New York City To ‘Fully Reopen’ July 1, De Blasio Declares
Mayor Bill de Blasio has pegged the start of July to completely reopen most businesses in New York City, though Broadway will still be shuttered for months after that.
Restaurants, shops and stadiums will be allowed to operate at full capacity from July 1, de Blasio said Thursday morning on MSNBC. He has also said he wants the subway back to running 24 hours a day, and he expects the capacity restrictions on salons, gyms and museums that have been imposed in varying degrees for the last year will be removed.
"This is going to be the summer of New York City,” de Blasio said on MSNBC. “You're going to see amazing activities, cultural activities coming back. I think people are going to flock to New York City, because they want to live again …. We are ready for stores to open, for businesses to open, offices, theaters — full strength.”
Gov. Andrew Cuomo, however, makes the decisions about restrictions on businesses. The mayor said he hasn't spoken to the governor about his plans. A Cuomo spokesperson told The New York Times reopening decisions still fall under the embattled governor’s purview.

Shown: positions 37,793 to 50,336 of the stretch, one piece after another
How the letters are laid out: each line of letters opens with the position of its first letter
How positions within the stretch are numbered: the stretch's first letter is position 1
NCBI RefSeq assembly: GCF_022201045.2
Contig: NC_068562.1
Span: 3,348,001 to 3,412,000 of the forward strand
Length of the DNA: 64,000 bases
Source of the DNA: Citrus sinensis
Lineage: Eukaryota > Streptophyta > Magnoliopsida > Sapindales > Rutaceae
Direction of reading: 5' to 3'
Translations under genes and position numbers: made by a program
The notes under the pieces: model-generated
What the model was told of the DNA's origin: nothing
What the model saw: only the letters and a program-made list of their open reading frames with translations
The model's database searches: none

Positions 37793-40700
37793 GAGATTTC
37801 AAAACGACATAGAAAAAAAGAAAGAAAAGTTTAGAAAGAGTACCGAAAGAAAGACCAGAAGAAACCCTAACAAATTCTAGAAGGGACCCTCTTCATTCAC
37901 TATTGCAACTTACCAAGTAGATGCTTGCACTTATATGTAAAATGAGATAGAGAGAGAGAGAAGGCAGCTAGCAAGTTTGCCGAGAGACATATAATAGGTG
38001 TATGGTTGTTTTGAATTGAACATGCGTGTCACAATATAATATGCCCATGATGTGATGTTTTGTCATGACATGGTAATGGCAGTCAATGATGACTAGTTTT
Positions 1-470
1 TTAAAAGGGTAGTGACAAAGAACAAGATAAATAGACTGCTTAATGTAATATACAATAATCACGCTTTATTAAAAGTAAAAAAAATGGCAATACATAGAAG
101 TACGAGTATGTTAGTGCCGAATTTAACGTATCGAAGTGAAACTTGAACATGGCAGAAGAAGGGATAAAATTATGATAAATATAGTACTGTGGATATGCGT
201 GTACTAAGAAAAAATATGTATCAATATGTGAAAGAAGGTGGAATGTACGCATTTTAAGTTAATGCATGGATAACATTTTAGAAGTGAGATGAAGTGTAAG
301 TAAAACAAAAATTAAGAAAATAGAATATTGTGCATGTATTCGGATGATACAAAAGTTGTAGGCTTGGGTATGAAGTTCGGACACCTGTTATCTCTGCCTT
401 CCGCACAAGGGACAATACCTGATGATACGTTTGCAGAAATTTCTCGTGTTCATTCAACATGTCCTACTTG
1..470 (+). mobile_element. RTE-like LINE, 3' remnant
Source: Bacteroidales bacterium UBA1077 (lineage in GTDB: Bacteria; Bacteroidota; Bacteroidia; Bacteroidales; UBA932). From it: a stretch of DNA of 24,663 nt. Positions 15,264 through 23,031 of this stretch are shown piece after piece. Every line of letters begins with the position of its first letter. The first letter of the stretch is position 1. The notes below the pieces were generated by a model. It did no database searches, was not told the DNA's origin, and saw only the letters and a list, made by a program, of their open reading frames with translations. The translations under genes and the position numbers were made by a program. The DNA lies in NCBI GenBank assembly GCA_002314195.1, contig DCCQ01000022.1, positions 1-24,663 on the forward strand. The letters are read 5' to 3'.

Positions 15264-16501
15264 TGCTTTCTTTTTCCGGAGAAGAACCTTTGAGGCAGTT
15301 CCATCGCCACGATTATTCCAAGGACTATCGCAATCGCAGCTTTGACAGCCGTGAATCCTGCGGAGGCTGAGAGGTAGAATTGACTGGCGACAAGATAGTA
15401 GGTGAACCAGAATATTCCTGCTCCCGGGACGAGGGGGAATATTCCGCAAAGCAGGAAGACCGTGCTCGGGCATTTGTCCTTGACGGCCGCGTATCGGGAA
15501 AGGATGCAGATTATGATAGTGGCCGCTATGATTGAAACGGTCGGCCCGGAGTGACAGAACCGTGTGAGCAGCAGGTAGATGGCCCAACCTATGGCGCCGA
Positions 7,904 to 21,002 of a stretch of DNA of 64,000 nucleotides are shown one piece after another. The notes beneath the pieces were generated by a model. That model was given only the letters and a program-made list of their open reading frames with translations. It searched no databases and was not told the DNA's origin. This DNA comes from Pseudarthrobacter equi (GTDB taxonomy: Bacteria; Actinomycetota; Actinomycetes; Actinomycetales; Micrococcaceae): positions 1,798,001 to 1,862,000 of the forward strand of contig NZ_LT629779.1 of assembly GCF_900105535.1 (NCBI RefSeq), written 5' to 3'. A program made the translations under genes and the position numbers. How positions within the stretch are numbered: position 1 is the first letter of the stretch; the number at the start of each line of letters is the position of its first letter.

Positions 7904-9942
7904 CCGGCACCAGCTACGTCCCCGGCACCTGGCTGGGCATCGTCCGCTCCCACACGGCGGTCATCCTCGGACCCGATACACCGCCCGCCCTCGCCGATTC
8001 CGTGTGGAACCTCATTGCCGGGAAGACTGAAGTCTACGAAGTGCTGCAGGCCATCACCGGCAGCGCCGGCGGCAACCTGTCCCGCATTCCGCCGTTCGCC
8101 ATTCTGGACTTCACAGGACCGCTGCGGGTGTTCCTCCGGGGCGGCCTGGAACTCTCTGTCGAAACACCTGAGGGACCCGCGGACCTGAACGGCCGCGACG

On Monday, the state reduced restrictions on office buildings, allowing them to open at 75% capacity as of May 15, up from the current 50%. Right now, casinos are capped at 25% and will go to 50% in mid-May, while gyms and fitness centers outside the city will jump to 50% capacity caps. Cuomo this week announced that as of next week, seating at bars will be allowed once more and the curfew on outdoor and indoor dining will be lifted by the end of next month.
Restaurants can operate at 50% capacity indoors in the city, per state rules.
New York City businesses have been hit hard by closures and restrictions, with few tourists and little business travel causing the hospitality sector in particular to struggle. Some hotels are now planning their reopening, however, after months of being closed. Apartment lease signings have jumped in recent months, too, as renters have moved to lock down deals in a depressed market.
But the return to office has so far not happened, with many companies delaying bringing workers back to desks en masse after protracted remote work arrangements — even after encouragement from some of the biggest real estate companies in New York.
The focus has now switched to smaller firms, with chambers of commerce across the city now working with coworking companies to encourage small and midsized businesses to come back.
“What we are seeing is large companies are coming back very slowly. Much of their workforce, they need time to plan,” Manhattan Chamber of Commerce President Jessica Walker said on Bisnow’s podcast last week. “Small and midsized business can be more nimble with their workforce ... We are still 25% below the foot traffic that we were at before the pandemic began. That does show that we have a lot of remote workers and people who have left the city, but I do think we are at that point where people are starting to think about coming back.”